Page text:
|  "number_of_replicas": 0
      |},
      |"mappings": {
      |  "properties": {
      |   "letter": {"type": "text"}
      |  }
      |}
      |}
    """.stripMargin, XContentType.JSON
  )
  val result = client.indices().create(createIndexRequest, RequestOptions.DEFAULT)

  // Indexing part
  val sequenceNumbers = Seq(
    None, Some(0), Some(1), Some(2), Some(5)
  )
  sequenceNumbers.foreach(maybeNumber => {
    val request = new IndexRequest(indexName)
      .id(s"test_a")
    maybeNumber.map(sequenceNumber => {
      request.setIfSeqNo(sequenceNumber)
      request.setIfPrimaryTerm(1)
    })
    val jsonString =
      s"""
         |{"letter": "AA${maybeNumber}"}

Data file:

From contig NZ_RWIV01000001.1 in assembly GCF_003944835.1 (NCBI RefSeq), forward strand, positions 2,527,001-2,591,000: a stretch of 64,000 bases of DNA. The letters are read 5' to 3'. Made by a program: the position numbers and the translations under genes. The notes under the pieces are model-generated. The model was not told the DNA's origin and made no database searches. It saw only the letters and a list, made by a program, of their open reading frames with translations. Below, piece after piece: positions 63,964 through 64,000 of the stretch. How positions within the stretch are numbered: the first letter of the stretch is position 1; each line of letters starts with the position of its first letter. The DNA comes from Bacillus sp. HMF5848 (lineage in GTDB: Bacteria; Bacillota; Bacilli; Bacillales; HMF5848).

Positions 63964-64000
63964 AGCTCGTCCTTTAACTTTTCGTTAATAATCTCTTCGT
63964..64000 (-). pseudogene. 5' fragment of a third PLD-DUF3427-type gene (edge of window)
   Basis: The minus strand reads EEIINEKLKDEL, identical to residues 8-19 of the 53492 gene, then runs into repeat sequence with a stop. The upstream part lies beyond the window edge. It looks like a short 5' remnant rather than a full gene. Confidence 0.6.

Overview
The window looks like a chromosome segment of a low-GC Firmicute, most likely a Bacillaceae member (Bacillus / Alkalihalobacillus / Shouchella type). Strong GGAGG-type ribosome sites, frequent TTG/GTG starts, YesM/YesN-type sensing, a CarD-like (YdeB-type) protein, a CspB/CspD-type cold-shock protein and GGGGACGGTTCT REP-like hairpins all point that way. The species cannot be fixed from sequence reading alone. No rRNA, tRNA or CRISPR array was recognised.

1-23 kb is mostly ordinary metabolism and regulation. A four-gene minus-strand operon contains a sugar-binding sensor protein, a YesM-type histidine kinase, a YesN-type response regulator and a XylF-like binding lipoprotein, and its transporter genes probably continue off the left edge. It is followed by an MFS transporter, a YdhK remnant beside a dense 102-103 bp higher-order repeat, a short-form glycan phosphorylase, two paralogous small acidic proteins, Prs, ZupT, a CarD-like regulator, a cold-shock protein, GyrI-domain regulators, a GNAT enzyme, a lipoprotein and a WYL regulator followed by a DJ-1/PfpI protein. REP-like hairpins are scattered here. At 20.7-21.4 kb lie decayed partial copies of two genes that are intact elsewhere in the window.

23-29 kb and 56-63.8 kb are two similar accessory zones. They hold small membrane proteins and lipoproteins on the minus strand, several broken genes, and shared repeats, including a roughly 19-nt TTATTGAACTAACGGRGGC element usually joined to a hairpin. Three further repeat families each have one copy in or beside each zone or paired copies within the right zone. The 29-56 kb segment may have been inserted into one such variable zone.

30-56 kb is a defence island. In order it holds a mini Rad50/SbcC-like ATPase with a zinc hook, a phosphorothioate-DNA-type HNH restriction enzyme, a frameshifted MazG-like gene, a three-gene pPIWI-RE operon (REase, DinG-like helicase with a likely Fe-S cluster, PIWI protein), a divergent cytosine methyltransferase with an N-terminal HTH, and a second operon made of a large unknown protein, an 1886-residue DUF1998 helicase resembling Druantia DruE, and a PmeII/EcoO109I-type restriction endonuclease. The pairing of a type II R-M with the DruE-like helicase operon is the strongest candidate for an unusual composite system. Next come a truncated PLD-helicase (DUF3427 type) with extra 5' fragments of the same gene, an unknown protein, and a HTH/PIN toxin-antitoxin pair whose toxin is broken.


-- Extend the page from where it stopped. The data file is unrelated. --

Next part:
""".stripMargin
    request.source(jsonString, XContentType.JSON)

    val indexResponse = client.index(request, RequestOptions.DEFAULT)
    println(s"indexResponse=${indexResponse.status()}")
    println(s"sequence number=${indexResponse.getSeqNo}, primary term=${indexResponse.getPrimaryTerm}")
  })

I hope that thanks to these 2 examples the short description of the optimistic concurrency control from the first section is more clear. As you saw, the concurrency control is shared between the client and the server. On one side, the client stores some information that identifies how fresh his knowledge about the data is. On the other side, the server knows the most recent changes to this data. Thanks to this information, the server can figure out if the data sent by the client will introduce the conflicts or not.